Of course, it’s hard to talk about pulling off a big upset just seconds after losing to the Orlando Magic. The Wizards need to get their act together fast. They’ve only won one game in April and they’ve dropped 14 of their last 21 games. We’ll find out this weekend if the Wizards can flip the switch once the playoffs begin.
“It’s taken us a while to build our program, to get it where it is,” said Casey, a coach of the year candidate this season. “This (Heat) program has multiple championships and we’re trying to get to that level organically. And it takes time. You’re just not going to wave a magic wand and turn a player into Magic Johnson or Larry Bird or anybody like that. It’s part of the process, and that’s something I know our organization is proud of.”
There was a bit of back and forth at times, with six ties and 16 lead changes through the first three quarters.
It’s a long shot, but if Toronto bows out of the playoffs early, Casey could shake free and any squad with an opening should be dialing his cell phone.
TSN pick: Pascal Siakam
A year ago, voting for this award was relatively straightforward. The Raptors’ defence was below league average until Serge Ibaka and P.J. Tucker showed up in February and turned things around. One of them had to win it. Tucker did, nearly unanimously despite being with the team for just seven weeks.
With the exception of some slippage in late March, the Raps have been one of the league’s best defensive teams this season, pretty much from start to finish. They’ll go into Wednesday’s finale allowing just 103.3 points per 100 possessions – ranked fourth in the NBA. For all the talk of their modernized offence, they’ve actually improved more of the defensive end.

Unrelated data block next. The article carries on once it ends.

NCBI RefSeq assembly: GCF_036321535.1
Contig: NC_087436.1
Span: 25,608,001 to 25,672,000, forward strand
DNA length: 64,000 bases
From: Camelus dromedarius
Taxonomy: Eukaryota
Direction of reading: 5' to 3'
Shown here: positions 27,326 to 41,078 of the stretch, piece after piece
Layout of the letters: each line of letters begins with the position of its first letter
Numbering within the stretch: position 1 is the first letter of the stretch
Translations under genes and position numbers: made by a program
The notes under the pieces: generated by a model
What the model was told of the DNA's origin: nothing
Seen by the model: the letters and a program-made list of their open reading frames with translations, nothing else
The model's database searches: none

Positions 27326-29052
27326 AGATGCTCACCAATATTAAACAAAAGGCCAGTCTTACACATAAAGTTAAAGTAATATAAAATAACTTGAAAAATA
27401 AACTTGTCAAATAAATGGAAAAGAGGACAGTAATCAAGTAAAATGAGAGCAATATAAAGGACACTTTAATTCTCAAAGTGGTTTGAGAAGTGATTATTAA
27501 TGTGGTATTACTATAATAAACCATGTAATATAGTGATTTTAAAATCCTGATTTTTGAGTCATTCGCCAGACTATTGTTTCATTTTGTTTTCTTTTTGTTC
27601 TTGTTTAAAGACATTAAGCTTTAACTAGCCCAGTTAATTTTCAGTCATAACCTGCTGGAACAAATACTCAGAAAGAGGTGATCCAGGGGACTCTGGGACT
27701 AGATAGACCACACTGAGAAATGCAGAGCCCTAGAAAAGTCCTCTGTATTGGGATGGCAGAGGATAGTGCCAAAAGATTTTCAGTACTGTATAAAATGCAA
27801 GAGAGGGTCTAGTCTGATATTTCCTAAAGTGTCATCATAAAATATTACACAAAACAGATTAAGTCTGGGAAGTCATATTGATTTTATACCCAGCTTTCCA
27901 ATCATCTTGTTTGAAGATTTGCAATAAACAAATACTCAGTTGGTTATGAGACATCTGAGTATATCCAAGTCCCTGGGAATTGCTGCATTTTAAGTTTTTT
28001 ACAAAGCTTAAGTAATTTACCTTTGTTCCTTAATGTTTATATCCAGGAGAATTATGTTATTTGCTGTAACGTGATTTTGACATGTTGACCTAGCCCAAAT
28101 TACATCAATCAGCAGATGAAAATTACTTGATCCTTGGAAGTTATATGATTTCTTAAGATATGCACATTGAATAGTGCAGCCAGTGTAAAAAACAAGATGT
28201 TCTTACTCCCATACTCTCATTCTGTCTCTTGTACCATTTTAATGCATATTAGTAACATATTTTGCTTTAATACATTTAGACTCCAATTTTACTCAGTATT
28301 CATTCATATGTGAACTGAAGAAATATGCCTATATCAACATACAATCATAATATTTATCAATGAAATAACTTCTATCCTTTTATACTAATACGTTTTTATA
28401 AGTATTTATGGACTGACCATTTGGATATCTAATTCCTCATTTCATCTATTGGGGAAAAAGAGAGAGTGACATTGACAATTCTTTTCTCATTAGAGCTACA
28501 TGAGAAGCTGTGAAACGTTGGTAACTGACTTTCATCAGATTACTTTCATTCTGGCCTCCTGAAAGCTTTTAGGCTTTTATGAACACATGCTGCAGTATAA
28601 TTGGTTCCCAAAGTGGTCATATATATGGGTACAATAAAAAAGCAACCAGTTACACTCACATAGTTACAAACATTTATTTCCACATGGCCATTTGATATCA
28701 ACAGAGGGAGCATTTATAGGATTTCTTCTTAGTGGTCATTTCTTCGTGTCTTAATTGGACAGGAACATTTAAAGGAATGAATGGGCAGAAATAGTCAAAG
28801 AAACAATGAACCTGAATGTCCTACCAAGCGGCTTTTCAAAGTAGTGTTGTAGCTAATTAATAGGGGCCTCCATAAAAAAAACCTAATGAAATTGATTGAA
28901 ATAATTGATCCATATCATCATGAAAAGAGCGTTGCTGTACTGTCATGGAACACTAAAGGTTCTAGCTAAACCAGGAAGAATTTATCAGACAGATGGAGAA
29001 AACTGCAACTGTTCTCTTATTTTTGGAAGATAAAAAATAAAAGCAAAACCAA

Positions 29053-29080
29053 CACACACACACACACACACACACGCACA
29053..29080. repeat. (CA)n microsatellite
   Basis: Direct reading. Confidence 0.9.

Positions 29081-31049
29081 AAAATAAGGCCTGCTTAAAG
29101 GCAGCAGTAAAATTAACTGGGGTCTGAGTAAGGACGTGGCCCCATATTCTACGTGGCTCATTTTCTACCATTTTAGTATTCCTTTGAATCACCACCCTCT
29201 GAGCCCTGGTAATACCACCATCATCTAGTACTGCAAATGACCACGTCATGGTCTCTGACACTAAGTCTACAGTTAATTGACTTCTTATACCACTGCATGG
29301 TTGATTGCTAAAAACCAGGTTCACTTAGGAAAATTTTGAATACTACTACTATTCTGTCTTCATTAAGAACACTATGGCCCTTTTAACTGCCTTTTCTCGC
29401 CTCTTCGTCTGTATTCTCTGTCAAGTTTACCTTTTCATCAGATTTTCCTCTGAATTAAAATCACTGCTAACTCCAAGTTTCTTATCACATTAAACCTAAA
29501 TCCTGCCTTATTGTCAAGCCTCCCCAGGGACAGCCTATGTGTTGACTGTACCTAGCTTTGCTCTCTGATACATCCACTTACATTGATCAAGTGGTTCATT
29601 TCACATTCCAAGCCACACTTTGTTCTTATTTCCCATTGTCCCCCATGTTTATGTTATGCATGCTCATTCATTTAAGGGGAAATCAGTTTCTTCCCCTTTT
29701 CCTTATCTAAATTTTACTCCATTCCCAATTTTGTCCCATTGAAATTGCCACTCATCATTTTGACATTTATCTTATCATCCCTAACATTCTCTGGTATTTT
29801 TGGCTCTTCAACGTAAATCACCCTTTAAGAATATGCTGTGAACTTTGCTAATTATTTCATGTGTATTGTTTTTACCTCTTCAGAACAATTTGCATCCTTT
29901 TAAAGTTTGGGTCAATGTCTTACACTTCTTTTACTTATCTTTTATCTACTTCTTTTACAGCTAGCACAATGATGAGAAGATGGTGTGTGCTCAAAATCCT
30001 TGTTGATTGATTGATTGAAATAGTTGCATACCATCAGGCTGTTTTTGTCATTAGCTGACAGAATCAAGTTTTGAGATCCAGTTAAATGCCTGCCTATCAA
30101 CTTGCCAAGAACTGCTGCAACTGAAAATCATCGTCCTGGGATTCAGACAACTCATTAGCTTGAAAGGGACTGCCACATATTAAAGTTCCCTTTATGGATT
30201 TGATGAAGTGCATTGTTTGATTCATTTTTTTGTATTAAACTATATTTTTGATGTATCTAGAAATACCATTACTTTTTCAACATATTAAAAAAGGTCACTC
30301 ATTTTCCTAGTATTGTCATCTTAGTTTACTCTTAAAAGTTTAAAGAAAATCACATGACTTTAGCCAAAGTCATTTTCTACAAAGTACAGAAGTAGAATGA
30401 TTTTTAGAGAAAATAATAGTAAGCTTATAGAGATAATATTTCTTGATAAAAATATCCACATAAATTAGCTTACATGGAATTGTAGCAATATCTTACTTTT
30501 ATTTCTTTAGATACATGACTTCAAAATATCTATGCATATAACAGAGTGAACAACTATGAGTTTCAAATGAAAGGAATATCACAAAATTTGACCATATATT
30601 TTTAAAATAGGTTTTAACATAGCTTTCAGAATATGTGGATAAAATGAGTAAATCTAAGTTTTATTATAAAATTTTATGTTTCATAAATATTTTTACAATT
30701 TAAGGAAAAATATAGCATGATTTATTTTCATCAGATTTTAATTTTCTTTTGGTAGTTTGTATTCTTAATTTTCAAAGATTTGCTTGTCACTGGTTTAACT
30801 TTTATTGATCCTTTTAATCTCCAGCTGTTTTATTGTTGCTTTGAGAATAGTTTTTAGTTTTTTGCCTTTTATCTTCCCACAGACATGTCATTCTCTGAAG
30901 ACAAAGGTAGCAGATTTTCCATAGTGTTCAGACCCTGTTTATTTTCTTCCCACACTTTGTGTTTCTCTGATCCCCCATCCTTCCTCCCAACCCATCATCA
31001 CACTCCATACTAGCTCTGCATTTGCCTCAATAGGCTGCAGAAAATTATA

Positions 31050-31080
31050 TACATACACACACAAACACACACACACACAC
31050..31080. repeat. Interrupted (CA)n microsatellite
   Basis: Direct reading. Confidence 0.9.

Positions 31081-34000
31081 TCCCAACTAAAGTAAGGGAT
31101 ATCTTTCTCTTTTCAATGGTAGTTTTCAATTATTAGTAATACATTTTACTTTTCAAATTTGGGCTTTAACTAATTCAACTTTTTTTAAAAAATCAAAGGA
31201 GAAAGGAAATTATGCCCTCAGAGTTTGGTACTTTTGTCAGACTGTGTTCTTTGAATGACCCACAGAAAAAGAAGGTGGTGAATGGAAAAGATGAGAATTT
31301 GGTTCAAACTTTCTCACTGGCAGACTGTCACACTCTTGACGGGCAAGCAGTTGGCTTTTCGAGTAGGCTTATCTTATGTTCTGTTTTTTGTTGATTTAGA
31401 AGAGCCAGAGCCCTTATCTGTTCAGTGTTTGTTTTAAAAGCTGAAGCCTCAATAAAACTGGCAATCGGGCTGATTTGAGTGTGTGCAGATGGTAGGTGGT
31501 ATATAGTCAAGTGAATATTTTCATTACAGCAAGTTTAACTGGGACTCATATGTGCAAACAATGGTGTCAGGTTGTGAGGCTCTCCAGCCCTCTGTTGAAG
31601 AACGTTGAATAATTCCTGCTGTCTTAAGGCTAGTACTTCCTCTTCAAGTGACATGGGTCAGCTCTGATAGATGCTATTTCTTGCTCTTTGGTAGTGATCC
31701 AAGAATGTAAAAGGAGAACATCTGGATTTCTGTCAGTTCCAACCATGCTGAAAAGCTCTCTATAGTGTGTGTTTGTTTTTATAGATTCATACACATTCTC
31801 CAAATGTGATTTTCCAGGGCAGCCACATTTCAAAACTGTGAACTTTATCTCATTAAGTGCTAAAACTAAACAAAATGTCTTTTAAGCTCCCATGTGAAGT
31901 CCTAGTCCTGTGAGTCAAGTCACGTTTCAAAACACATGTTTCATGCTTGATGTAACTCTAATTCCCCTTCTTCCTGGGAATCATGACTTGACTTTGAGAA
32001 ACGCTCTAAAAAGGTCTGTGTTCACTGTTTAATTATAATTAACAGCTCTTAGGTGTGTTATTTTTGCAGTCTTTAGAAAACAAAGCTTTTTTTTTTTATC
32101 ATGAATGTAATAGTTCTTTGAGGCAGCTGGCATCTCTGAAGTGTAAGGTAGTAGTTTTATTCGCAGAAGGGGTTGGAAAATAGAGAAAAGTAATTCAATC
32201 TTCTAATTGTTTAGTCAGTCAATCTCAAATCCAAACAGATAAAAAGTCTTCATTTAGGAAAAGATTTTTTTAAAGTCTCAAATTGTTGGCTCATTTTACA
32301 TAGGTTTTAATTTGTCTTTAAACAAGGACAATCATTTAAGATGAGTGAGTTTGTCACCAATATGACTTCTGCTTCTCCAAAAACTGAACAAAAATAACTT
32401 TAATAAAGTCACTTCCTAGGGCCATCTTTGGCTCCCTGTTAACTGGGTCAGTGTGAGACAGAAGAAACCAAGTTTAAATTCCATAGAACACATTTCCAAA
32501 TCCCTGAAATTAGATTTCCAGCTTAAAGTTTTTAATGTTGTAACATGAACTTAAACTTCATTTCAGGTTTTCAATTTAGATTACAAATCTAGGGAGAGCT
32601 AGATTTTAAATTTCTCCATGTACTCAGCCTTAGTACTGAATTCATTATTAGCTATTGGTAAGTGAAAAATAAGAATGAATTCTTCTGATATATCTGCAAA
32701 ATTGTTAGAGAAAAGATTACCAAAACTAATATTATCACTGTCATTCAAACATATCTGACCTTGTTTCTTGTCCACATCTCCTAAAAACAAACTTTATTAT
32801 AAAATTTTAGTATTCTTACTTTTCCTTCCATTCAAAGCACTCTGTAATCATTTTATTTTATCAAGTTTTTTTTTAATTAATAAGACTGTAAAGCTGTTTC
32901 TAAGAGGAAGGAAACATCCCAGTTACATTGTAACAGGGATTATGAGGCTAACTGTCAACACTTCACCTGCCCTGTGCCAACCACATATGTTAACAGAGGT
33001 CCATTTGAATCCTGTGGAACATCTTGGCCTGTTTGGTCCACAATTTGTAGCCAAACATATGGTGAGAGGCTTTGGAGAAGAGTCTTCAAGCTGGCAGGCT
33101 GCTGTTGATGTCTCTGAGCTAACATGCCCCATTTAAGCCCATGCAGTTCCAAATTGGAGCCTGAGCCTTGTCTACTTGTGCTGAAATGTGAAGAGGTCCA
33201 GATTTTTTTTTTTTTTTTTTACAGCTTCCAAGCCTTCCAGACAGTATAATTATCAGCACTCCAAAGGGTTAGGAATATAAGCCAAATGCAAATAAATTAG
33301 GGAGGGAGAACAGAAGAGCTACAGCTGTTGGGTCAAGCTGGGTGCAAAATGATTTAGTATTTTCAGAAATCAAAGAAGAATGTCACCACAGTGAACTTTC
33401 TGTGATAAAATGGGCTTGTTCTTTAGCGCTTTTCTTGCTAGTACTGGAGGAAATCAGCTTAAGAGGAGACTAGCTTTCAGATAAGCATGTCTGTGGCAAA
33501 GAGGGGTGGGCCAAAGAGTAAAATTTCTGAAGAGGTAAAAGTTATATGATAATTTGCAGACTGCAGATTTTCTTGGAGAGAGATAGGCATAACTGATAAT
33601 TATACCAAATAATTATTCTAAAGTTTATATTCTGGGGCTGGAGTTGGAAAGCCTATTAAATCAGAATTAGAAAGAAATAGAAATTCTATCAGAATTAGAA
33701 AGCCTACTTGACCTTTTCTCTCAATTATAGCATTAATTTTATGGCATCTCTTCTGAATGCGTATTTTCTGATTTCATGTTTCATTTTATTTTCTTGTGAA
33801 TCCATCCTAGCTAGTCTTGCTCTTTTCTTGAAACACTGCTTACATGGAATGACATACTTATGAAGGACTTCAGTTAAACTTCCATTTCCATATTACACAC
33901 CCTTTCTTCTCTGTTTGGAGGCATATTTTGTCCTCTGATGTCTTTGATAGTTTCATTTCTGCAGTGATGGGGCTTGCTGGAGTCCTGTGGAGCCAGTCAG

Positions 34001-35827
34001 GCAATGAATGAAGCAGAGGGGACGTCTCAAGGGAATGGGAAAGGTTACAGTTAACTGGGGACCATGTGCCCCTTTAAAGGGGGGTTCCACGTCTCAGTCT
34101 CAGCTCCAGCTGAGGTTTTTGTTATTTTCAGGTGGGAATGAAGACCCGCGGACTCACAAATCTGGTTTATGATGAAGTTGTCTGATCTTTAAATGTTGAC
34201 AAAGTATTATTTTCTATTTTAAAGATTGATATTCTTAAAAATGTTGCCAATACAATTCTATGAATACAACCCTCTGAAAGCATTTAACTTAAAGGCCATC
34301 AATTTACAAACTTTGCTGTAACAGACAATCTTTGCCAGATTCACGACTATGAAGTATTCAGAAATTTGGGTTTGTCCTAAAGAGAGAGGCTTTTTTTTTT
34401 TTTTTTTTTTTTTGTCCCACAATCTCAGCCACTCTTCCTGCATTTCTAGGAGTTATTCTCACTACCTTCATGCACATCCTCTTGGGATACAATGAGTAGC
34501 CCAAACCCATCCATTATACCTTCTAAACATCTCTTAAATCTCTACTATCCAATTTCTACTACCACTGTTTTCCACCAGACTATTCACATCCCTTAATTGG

The biggest reason for that is versatility. They’re switching in pick and roll coverage more than ever before, they’re running guys off the three-point line (their opponents attempt the second-fewest threes per game) and they’re challenging shots at the rim (only Portland’s opponents shoot a lower percentage inside five-feet).
“We had a goal set out that we would win 60 games before these 82 were up,” DeRozan said. “That didn’t happen. Time to clear that. None of that matters now. Get ready for this weekend.”
The Raptors were 22-60 in 2010-11 the season before Dwane Casey came to Toronto.
“It’s taken us a while to build our program, to get it where it is,” said Casey, a coach of the year candidate this season.
“This [Heat] program has multiple championships and we’re trying to get to that level organically. And it takes time. You’re just not going to wave a magic wand and turn a player into Magic Johnson or Larry Bird or anybody like that. It’s part of the process, and that’s something I know our organization is proud of.”
Wayne Ellington proved unstoppable for the Heat, making shot after shot from distance. Contested, hands in his face, it didn’t matter, especially in the fourth quarter. He scored 32 on the night — including 8-of-12 from beyond the arc — but a put-back by Poeltl tied the game, 105-105, with 8.4 seconds left.
Miami had the final possession in regulation, but Toronto defended well to force overtime.
The Raptors went with its second unit to start the fourth quarter, a group that was led by Wright. And with the game was tied, 85-85, and 6:30 remaining, both teams began to lock in defensively.
It was knotted again, 99-99, with 2:22 to go when Ellington buried a three-ball for his 15th point of the quarter.